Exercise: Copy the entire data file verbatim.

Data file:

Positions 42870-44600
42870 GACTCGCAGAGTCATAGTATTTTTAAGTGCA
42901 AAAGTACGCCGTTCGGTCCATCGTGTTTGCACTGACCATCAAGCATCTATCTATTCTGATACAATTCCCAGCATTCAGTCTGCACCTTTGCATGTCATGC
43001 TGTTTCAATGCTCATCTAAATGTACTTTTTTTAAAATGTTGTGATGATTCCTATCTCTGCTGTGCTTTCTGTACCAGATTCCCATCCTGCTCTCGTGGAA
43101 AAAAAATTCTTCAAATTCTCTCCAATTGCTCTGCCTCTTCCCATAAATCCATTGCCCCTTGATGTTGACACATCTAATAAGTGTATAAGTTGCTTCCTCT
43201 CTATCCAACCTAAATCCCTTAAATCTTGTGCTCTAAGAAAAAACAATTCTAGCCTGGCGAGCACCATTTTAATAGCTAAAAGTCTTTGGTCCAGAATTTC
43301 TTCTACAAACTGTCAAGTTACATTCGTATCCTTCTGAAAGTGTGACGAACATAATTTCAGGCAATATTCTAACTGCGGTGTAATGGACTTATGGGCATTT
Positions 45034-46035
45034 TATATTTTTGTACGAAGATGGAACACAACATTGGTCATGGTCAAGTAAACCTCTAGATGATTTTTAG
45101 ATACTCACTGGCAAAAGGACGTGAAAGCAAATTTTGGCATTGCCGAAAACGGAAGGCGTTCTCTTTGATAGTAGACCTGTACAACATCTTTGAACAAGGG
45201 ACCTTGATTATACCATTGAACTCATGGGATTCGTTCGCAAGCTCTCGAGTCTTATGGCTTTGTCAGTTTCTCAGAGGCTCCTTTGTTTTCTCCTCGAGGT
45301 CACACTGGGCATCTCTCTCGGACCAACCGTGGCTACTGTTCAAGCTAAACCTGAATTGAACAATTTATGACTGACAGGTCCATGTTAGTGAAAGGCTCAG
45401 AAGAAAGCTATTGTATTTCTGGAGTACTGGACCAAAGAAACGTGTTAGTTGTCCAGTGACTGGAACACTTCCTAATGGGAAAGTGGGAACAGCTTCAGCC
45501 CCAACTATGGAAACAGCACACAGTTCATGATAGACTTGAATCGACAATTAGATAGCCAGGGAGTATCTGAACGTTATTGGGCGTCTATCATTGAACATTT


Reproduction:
Positions 42870-44600
42870 GACTCGCAGAGTCATAGTATTTTTAAGTGCA
42901 AAAGTACGCCGTTCGGTCCATCGTGTTTGCACTGACCATCAAGCATCTATCTATTCTGATACAATTCCCAGCATTCAGTCTGCACCTTTGCATGTCATGC
43001 TGTTTCAATGCTCATCTAAATGTACTTTTTTTAAAATGTTGTGATGATTCCTATCTCTGCTGTGCTTTCTGTACCAGATTCCCATCCTGCTCTCGTGGAA
43101 AAAAAATTCTTCAAATTCTCTCCAATTGCTCTGCCTCTTCCCATAAATCCATTGCCCCTTGATGTTGACACATCTAATAAGTGTATAAGTTGCTTCCTCT
43201 CTATCCAACCTAAATCCCTTAAATCTTGTGCTCTAAGAAAAAACAATTCTAGCCTGGCGAGCACCATTTTAATAGCTAAAAGTCTTTGGTCCAGAATTTC
43301 TTCTACAAACTGTCAAGTTACATTCGTATCCTTCTGAAAGTGTGACGAACATAATTTCAGGCAATATTCTAACTGCGGTGTAATGGACTTATGGGCATTT
Positions 45034-46035
45034 TATATTTTTGTACGAAGATGGAACACAACATTGGTCATGGTCAAGTAAACCTCTAGATGATTTTTAG
45101 ATACTCACTGGCAAAAGGACGTGAAAGCAAATTTTGGCATTGCCGAAAACGGAAGGCGTTCTCTTTGATAGTAGACCTGTACAACATCTTTGAACAAGGG
45201 ACCTTGATTATACCATTGAACTCATGGGATTCGTTCGCAAGCTCTCGAGTCTTATGGCTTTGTCAGTTTCTCAGAGGCTCCTTTGTTTTCTCCTCGAGGT
45301 CACACTGGGCATCTCTCTCGGACCAACCGTGGCTACTGTTCAAGCTAAACCTGAATTGAACAATTTATGACTGACAGGTCCATGTTAGTGAAAGGCTCAG
45401 AAGAAAGCTATTGTATTTCTGGAGTACTGGACCAAAGAAACGTGTTAGTTGTCCAGTGACTGGAACACTTCCTAATGGGAAAGTGGGAACAGCTTCAGCC
45501 CCAACTATGGAAACAGCACACAGTTCATGATAGACTTGAATCGACAATTAGATAGCCAGGGAGTATCTGAACGTTATTGGGCGTCTATCATTGAACATTT